If someone knocked on your door, pointed out that your windows needed painting and said they had some paint in the van and could start work straight away, how would you react?
You would probably say a polite ‘no, thank you’, in common with 99% of people in the same situation. But if a similar approach happened online, would your reaction be the same?
Search Engine Optimisation (SEO) is a huge business, estimated to reach $80 billion per year by 2020 in the US (according to a report by Borrell Associates). The UK market is obviously much smaller, but still big enough to attract a huge number of SEO consultants. If you’ve been in business for a while, you’re likely to have had the online equivalent of a knock at your door in the form of an email offering SEO services.
Some of these unsolicited approaches are simply not credible - outlandish claims backed up by little or no evidence. These are easy it filter out and discard. It’s the middle ground that is trickier and potentially more dangerous. These usually make more sensible claims, accompanied by a beguiling marketing spiel and quote a reasonable hourly rate.
For established brands with deep pockets, SEO is likely to be a standard part of their marketing strategy. But for new and small businesses, the time and cost required to achieve meaningful benefits from SEO can be overwhelming. Before you click the ‘buy now’ button, here are a few questions to ask yourself:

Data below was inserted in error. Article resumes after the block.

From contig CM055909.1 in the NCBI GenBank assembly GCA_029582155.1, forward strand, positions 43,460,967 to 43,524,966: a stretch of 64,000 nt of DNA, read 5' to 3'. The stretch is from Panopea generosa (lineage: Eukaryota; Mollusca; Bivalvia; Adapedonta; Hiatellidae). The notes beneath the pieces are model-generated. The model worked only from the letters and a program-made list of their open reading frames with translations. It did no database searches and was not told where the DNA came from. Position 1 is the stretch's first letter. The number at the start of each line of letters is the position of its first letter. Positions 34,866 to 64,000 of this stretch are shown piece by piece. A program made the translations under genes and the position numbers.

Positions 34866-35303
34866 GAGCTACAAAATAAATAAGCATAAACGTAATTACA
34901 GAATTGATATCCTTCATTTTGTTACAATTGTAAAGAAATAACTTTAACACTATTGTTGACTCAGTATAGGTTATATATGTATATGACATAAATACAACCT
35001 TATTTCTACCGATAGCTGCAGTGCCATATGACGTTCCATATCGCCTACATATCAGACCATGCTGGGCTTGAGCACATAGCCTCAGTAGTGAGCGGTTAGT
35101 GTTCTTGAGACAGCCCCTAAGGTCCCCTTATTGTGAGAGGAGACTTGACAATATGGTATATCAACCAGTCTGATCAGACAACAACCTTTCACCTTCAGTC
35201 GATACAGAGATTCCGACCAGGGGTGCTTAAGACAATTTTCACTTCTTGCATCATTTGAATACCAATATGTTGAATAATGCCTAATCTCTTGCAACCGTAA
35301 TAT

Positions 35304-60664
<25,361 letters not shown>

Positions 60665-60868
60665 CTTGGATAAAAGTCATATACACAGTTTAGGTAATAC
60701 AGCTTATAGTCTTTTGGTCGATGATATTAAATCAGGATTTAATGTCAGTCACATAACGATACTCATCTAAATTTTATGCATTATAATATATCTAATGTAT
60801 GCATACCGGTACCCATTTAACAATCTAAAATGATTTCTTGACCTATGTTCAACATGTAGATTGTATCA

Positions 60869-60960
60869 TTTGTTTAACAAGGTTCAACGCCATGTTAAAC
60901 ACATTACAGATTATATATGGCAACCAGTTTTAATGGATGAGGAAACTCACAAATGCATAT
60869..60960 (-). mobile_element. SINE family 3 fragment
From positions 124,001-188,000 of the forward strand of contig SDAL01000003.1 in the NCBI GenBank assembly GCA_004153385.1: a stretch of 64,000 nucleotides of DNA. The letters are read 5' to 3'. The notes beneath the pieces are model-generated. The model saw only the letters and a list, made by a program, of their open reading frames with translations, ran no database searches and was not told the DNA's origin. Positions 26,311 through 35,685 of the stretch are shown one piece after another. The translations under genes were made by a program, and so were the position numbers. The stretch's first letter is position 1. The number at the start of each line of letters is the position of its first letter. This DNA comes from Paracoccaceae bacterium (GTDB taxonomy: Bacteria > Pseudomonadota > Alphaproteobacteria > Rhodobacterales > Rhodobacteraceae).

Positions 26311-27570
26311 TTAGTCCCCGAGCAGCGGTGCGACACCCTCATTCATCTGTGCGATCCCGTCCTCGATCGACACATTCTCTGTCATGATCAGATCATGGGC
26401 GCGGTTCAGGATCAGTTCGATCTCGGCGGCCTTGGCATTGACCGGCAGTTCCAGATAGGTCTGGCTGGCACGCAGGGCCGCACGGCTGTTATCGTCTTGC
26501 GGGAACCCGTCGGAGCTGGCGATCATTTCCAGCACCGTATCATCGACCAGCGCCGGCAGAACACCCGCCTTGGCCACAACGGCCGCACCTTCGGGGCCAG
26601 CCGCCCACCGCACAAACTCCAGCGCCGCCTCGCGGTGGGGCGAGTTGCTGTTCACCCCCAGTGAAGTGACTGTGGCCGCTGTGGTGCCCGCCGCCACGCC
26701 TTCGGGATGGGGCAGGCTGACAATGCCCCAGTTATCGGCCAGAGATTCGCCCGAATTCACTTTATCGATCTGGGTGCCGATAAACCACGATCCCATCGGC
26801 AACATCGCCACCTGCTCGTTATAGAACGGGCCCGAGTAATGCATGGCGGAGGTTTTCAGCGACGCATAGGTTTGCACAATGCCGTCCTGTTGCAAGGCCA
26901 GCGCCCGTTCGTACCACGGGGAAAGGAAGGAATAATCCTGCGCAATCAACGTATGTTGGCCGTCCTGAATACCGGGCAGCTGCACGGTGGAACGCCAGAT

- Do you really need SEO right now? If you’ve just started your business, there’s probably a long list of items that you should tackle before spending money on SEO.
- Have you completed your business plan, including a clear definition of your product and market? Attempting to optimise without clarity in these areas is unlikely to provide a positive return on investment.
- Does your website convey a clear message about your product or service to your target market (as defined in your business plan), with clear calls to action?
- Do you have social media business accounts set up in your business name, with consistent branding and descriptions of your business across all platforms?
- Are you posting content relevant to your business regularly through blogs and social media posts?
- Have you researched and decided on keywords for your business? There are numerous free tools out there that can help you identify popular keywords relevant to your business. Google ‘free keyword tools’ for some examples.
- Do you understand enough about SEO to know what it can do for your business? A few minutes of research with the help of Google should provide you with enough of an overview to get to know the basics.
- Have you set goals that you want SEO to help achieve; for example, driving an increase of x% of leads through your website?
- Have you defined a budget available to spend on SEO?
- Have you checked references and reviews of your potential SEO consultant? Look for specific evidence of tangible improvements rather than generic feedback such as ‘great to work with’ or ‘very knowledgable’.
If you’ve managed to answer yes to all or most of the above, then SEO might be a sensible option for your business. Setting out and agreeing on the work to be done and expected outcomes is essential, as SEO benefits can be hard to quantify. And beware of consultants who will only work for an hourly fee without a clearly defined statement of work. Poor quality output delivered at a snail’s pace won’t represent value for money. The old adage of ‘you get what you pay for’ is apposite when considering SEO options.